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PW03-004 - PFAPA patient’s serum sensitizes monocytes to LPS

Introduction

PFAPA is a pediatric auto-inflammatory syndrome of unknown etiology, characterized by recurrent fever, aphthosis, pharyngitis and cervical adenitis. Dysregulated monocyte interleukin-1 beta (IL-1β) secretion is thought to play an important role in fever flares.

Objectives

We hypothesized that factor(s) present in the serum of PFAPA patients during a fever flare may induce monocytes to secrete IL-1β which prolongs symptoms.

Methods

Serum of three controls (CTRL) or PFAPA patients collected during (PFAPA-IN) and between (PFAPA-OUT) flares were incubated with monocytes isolated from healthy volunteers (n=3) and stimulated with ultra pure lipopolysaccharide (LPSup). IL-1β, TNF-α and IL-6 levels were measured by ELISA comparing serum stimulation alone and the impact of serum pre-incubation on LPSup induced cytokines.

Results

Serum-alone treatment of monocytes did not induce any detectable increase in IL-1β, TNF-α or IL-6 secretion. However, pre-treatment with PFAPA-IN serum did result in significantly more IL-1β secretion following LPSup stimulation as compared to PFAPA-OUT serum pretreatment (330.8 ± 181.5 and 173.5 ± 100.1 pg/ml respectively; n=9; p<0.05). There was no modulation in the levels of TNF-α and IL-6 under the present conditions, arguing for a process specific for the IL-1β pathway.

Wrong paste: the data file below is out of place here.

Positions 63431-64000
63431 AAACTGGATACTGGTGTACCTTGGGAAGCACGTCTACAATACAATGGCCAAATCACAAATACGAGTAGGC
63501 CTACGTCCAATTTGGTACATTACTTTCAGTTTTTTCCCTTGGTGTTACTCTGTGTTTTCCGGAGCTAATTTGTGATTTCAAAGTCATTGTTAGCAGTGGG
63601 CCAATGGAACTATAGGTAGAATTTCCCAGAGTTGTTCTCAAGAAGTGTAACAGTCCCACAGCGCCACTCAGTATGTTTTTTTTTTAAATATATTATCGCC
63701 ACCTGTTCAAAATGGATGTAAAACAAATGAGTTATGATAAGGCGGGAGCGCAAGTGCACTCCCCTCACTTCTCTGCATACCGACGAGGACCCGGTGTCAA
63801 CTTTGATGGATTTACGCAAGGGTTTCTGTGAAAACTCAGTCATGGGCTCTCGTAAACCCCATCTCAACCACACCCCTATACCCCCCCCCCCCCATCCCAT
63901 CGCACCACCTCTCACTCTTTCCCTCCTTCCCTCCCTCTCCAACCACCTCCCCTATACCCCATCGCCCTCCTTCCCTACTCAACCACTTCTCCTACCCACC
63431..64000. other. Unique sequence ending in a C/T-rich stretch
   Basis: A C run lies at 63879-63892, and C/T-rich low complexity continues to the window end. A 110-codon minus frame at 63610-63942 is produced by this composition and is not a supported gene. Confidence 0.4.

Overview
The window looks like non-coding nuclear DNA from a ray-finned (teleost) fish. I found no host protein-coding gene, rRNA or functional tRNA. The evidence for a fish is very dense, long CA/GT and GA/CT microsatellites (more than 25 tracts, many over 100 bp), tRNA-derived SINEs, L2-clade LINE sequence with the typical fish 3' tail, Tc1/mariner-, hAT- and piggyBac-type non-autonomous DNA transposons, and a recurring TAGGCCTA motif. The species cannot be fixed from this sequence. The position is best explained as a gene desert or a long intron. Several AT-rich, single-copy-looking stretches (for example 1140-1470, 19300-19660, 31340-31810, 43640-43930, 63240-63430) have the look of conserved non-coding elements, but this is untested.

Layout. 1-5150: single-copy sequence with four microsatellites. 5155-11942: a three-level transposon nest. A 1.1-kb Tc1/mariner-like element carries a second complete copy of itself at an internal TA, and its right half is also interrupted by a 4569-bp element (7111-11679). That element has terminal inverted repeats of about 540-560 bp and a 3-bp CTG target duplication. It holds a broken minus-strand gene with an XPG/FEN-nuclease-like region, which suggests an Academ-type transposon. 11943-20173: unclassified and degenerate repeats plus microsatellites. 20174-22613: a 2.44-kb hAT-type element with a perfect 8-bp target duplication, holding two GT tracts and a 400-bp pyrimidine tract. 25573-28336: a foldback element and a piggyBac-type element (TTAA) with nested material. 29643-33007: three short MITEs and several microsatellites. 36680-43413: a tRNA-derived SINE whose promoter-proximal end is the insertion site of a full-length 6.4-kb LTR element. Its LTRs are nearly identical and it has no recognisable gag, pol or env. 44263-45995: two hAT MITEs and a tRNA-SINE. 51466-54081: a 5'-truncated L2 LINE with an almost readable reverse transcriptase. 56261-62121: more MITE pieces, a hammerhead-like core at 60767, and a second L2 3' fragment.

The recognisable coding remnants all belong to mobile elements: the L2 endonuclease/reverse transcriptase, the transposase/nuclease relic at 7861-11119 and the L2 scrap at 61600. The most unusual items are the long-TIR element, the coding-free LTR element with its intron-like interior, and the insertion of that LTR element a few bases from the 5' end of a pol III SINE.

Conclusion

Incubation of healthy donor monocytes with serum collected during a PFAPA flare increases the capacity of monocytes to secrete IL-1β through TLR4 ligation. The identity of the molecule(s) and the mechanism of action of this observation still remain to be elucidated.

Disclosure of interest

None declared

Author information

Correspondence to G Simon.

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This article is published under license to BioMed Central Ltd. This is an Open Access article distributed under the terms of the Creative Commons Attribution License (http://creativecommons.org/licenses/by/2.0), which permits unrestricted use, distribution, and reproduction in any medium, provided the original work is properly cited.

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Keywords

  • Pharyngitis
  • Induce Cytokine
  • Detectable Increase
  • Recurrent Fever
  • Serum Stimulation